The real gem for me is the screwdrivers. Instead of a few fixed screwdrivers, the wave has a pair of bit drivers, one for eyeglass size bits, and one for full size bits, as well as a single fixed flat bit/pry bar. The tool comes with a phillips/flat double ended bit for the eyeglass driver, and a PH1-2 (supposedly fits either)/3/16” double ended bit for the full size driver. Unfortunately, the bits are nonstandard (thinner than a normal 1/4” bit), but one can get an assortment of others from Leatherman (also includes a replacement eyeglass bit), and with patience it is apparently possible to grind standard bits down to fit. The Leatherman bits come on little plastic cards which hold 10 double ended bits, and one card fits neatly in the back of the standard sheaths, allowing one to carry 24 (10 on a card, one in tool, plus eyeglass driver, all double ended) different screwdriver bits in barely any more space or weight. One minor problem with the bit driver is that it is rather stubby, so it won’t fit down for deeply recessed screws or other tight places, but this is inherent to the design. Apparently both this and the nonstandard bits can be solved by buying an extension/adapter (or DIYing the same from a cheap extension). I went for the bit assortment, but not the extension, and carry one card populated with more likely bits.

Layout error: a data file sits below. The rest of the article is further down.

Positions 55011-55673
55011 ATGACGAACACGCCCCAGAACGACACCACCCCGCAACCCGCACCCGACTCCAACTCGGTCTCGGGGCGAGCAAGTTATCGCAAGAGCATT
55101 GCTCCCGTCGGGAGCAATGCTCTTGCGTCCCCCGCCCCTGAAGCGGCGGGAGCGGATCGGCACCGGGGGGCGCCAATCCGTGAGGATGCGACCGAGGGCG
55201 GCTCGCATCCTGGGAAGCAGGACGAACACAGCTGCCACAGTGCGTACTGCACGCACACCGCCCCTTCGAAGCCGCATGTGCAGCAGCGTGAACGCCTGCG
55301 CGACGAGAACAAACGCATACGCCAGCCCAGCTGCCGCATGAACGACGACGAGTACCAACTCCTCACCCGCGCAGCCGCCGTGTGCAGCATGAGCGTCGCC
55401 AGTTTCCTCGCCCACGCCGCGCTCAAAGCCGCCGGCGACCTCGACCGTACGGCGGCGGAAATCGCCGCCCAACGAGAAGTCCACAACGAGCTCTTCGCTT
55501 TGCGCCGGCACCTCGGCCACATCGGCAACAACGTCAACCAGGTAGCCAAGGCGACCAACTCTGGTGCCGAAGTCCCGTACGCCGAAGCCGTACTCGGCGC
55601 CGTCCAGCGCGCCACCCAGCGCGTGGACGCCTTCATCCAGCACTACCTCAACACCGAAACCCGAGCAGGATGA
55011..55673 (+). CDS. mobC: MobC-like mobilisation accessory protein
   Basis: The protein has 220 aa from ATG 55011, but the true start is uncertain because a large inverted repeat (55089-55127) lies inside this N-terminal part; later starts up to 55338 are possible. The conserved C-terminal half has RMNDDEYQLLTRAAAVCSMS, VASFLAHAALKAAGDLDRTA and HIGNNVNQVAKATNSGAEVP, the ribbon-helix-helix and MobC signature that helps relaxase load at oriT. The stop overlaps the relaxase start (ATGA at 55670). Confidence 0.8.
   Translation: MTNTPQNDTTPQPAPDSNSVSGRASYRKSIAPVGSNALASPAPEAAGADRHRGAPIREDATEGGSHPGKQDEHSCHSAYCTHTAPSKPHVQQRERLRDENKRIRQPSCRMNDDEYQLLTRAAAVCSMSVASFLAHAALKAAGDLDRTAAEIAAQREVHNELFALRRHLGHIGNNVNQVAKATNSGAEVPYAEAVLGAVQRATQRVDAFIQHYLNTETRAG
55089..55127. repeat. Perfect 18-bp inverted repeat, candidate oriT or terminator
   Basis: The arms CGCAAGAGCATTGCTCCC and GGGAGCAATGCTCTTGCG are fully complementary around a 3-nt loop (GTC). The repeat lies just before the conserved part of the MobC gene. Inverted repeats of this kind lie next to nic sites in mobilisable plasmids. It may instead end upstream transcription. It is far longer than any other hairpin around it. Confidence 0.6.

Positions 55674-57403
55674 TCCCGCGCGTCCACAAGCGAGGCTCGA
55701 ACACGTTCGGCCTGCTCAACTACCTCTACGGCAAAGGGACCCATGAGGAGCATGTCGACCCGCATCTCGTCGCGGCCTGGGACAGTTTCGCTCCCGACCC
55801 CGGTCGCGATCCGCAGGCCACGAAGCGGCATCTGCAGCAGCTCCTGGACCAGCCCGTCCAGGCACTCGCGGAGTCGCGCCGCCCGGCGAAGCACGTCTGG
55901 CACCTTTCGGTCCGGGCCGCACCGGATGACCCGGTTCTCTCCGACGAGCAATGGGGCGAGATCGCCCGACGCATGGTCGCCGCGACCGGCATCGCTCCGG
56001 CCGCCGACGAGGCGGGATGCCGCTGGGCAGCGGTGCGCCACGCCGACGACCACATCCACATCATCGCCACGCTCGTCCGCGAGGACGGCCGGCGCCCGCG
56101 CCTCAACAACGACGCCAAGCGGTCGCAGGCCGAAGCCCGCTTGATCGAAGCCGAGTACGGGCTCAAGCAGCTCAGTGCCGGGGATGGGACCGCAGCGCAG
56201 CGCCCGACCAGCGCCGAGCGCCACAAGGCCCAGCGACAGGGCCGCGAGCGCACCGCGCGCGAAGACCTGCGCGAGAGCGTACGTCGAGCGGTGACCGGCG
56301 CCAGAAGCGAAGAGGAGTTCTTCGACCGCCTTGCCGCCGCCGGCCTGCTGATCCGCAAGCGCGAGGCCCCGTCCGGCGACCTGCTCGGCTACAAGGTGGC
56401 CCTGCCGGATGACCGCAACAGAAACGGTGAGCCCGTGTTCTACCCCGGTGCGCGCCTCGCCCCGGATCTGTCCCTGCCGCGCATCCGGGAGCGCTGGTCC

I actually have both the standard sheaths for the Wave, I originally bought the nylon sheath with the tool, but found it too noisy after a week, and went shopping. I found somewhere that sold the leather model for $5 shipped, and decided to give it a try. Both sheaths have an internal elastic pouch on the inside back that holds a card of bits, and doubled elastic walls on the sides which could also be used as separate compartments for long, thin things (driver extension, AAA flashlight, etc.) Both sheaths also attach either vertically or horizontally to a belt via loops. I expected horizontal wear to be more comfortable, but have found I prefer vertical, just behind my left side. Both sheaths are also designed so one could stuff the opened tool point-first into it. This is another useless feature; I would prefer the sheath be smaller, lighter, and more formed instead. Some differentiating thoughts on the sheaths: